Tuesday 19 June 2012

Faith schools, Groups and Plurality

Cross over Dubrovnik

BY CC Jeremy Vandel.

Tony Blair's argument for faith schools in The Irish Times yesterday was odd: "Faith schools can help bridge gaps in divided communities". Blair was quick to counter the obvious arguments against faith schools from the situation in Northern Ireland:

"Whenever the topic of faith schools came up it would not be long before Northern Ireland was mentioned. Weren’t the roots of the Troubles down to the children of different faiths being separated in different schools? There was even a claim from those who were adamant that the conflict “wasn’t really to do with religion”. Strange how many people behaved as if it was.

Schooling can divide communities. Think of the pivotal role of schools in desegregation in the US. That much of the argument is valid. But it is not the religious tradition, prioritised in affiliation of staff and students, that matters, but how each tradition is interpreted in the teaching and the life of the school.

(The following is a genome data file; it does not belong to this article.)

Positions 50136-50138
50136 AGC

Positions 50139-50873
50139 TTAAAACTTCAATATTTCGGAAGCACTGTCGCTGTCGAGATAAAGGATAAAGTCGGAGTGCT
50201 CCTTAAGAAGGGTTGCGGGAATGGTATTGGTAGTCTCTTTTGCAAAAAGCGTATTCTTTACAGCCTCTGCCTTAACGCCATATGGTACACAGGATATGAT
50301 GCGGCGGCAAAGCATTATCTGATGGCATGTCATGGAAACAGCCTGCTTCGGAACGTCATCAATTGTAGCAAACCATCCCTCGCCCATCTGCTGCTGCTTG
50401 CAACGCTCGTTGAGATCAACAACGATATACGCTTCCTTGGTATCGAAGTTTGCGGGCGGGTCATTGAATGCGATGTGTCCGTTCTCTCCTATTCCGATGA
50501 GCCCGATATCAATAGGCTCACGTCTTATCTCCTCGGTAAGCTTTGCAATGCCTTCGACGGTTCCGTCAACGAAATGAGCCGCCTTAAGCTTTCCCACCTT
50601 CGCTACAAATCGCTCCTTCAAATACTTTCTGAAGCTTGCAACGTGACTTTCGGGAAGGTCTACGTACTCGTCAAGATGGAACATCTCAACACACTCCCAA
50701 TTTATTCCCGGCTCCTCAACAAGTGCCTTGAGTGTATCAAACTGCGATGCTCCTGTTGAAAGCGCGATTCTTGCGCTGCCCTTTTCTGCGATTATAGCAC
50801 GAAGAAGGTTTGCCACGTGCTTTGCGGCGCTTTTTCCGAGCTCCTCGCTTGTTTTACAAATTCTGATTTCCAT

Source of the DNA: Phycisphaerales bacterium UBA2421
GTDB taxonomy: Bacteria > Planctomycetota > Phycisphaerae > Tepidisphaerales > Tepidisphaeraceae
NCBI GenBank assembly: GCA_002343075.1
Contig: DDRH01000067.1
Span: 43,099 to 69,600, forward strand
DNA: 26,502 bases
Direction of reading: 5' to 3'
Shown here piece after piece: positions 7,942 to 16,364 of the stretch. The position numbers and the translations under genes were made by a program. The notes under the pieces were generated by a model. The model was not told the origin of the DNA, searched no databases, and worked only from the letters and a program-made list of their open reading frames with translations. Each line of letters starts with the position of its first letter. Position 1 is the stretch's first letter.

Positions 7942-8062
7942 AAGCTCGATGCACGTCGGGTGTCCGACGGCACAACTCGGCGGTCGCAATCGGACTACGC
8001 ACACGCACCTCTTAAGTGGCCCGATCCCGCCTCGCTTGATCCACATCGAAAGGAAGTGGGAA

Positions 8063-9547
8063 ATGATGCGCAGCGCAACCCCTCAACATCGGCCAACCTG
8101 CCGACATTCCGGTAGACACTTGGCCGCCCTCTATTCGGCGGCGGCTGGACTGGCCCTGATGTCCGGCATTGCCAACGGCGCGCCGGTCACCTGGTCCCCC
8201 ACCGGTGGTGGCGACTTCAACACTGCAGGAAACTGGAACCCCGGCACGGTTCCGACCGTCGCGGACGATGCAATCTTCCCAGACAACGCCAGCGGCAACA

Does it instil respect and understanding, an open mind, open to inquiry, at ease with diversity, ready to learn more about other faiths? Or does it create a closed mind, a mindset vulnerable to fear, distrust and coercion, a world where “error has no rights”? In short is it good religion or bad religion?"

Growing up in Northern Ireland, the vast majority of schools were connected with one (Christian) faith or the other - and there is often division on gender lines as well as religious ones. Together with academic selection, there's a lot of different schools in Northern Ireland, and simply not the population numbers or resources to fund it all. One thing we don't lack is division, so how can faith schools bridge these gaps?

"[On schools in Ballycastle]

On one side of the bridge lay the Cross and Passion, a Catholic school; on the other Ballycastle High, a mainly Protestant school.

Led by two outstanding religious education teachers the two schools tentatively began to get together in the late 1960s on a very informal basis. In the 1990s, through “Curriculum 2000” it became a much more formal and structured process.